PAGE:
Saturday, 21 November 2009


They didn't know what they were getting into, the day the 1920s came. The 1920s arrived with its bags packed and they politely offered to serve it tea in the orangery. That was a mistake. Very soon they were smoking cigarettes from amber holders, drinking gin and tonics at two in the afternoon and talking in clipped radio-tongues. The 1920s merely lounged in a bamboo chair and watched the bobs get cut and the lips turn red.

Then the 1930s arrived and things became awkward. The jollity and the Charleston and the records and the flinging pearls faded to rations and bunkers and telegrams containing News. The 1920s and the 1930s did not get on. One day, in the orangery, they were found arguing over the wastage of butter. Things were said, waistlines were lowered and raised again and again all afternoon. Eventually the 1920s threw a tin of corned beef at the 1930s which missed (partly due to the three gin and tonics the 1920s had consumed before tea), crashed through the orangery window, ricochet off the Anderson Shelter and landed amongst the potato patch that had been so willingly 'dug for victory'. The 1920s packed up its things in a carpet bag and marched out the door, leaving behind nothing but the sound of clinking pearls and the scent of Chanel No.5.

It did not take long for the 1940s to turn up after that. It looked the 1930s and shook its head. Things were about to get nasty.


The stars! The stars; swelling and clear.
The stars that hang and disappear
Like the lighthouse gaze that opens and shuts,
As an eye to and from sleeping and dragging the dust;
The house of a star that they netted and kept
For the sake of the boats and the wives that They left.
But the void was not filled and the velvet sky cried;
"You've taken and left me with a hole in my side!"
And forever The Sky had to do just to gaze
At the star from her belly on the shore of the seas.
And the star knew no better, being just gas and air,
But The Sky kept on wailing - for fear! For fear!
She knew of the terror the seas could induce
When the winds picked up and the waves were let loose.
And when night such as this occurred on the Earth,
The Sky couldn't watch - foreseeing the worst.
But her star never knew her maternal plight -
For she was only atoms and light.

Her mother bore more children to remedy her pain,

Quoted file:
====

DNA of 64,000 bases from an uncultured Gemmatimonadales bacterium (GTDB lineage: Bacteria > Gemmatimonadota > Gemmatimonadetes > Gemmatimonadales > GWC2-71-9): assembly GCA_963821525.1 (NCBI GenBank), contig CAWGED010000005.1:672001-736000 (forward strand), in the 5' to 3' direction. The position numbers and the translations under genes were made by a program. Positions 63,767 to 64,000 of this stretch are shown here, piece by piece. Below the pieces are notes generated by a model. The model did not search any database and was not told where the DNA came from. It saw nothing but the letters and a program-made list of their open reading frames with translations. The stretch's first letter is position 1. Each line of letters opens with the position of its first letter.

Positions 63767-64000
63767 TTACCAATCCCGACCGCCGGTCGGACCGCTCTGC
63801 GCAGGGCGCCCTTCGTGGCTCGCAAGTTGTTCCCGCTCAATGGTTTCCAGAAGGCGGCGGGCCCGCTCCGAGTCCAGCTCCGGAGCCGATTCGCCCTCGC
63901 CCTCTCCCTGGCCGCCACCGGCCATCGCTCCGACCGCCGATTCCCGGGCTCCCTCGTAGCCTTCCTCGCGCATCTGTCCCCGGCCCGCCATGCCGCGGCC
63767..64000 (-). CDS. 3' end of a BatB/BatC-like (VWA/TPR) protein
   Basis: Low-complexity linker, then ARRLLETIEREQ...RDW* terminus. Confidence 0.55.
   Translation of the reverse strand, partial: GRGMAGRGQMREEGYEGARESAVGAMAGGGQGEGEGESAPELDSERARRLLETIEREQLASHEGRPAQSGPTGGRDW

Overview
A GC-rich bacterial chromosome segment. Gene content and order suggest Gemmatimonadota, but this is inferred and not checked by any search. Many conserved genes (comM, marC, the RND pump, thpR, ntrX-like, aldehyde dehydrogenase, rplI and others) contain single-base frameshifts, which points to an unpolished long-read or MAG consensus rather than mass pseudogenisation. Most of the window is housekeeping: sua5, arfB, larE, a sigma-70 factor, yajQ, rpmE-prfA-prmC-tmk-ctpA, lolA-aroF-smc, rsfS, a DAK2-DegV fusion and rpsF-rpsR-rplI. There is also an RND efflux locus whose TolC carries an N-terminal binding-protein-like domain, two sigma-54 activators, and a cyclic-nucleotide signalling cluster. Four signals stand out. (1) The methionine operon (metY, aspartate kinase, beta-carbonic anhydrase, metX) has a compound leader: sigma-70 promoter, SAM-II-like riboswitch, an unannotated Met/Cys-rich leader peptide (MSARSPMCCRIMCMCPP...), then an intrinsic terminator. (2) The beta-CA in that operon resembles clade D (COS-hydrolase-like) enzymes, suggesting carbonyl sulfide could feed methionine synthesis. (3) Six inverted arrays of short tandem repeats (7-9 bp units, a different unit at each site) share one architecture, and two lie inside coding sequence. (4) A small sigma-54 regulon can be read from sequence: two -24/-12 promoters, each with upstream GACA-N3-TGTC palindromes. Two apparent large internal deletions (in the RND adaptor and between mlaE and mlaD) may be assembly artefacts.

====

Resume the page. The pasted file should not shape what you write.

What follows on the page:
To fill the space where the Earth Star had lain.
But the fishermen never knew of her tragic disgrace
For she was just a vacuum in the fabric of space.
For The Sky was only the absence of light
And her children just physics made visible by night.


Shore, shore, sure
drinking salt water
and trying to rhyme
swimming between green
making ale from kelp
and sawdust
and watching things be made
and waiting for an accident
to happen
-accident me please-
and diving without trying
and drawing
a line
in the sand
and running through locked doors.

I Never Was Good With Wires

I've tried holding my breath on the escalator
And holding my nerve as I jump.
I've tried keeping my buttons in boxes
And ignoring uncomfortable lumps.
I've tried listening for mice with my head on the floor
And hearing the days as they pass,
And licking the batteries that should spark the tapes-
Containing The Times - now elapsed.
But nothing worked to make it tick,
Nothing fired the coals.
All of this just left it lying
With limp connectors in fabric folds.

I've tried closing doors when sunsets bleed
And cooking flotsam soups.
I've given my salt to soapy-cuts
And pasteurised the boots.
The iron filings didn't work,
And neither did the sand.
The butter only made a mess,
And the acid burnt my hands.
Still to nought my toils all led,
Still nothing in there stirred.
The cogs and spindles lay splintered still
And no whirring fizz occurred.
The machine remained only parts-
Collecting settling dust.
The inevitable decay began-
Kept company by the rust.

Once I tried not trying,
But failed for paradoxes sake.
So I tried forgetting, failing
When reminded by the ache.
So it lay again unmoved again,
Except for shadow's slide,
And I tried constant trying
Just to pass the time.

Just to pass the ages
Until the mechanism twitched,
And yet I am still trying,
As I'm yet to find the switch.


And the sea shall sail, shall sail its ships
To lines of sight that fade to haze
When adventuring starts with failing tides.
And we can finally set away.
Our homes lie with loves - scattered to change.
When our wings catch the updraft
Our bellies won't weight us down.
"Spire, socket, seed" goes the spell.
Make a hammock from sail-cloth and
Launch in sleep.
And we shall hunt as pack, as tribe
For home, for light to set the place.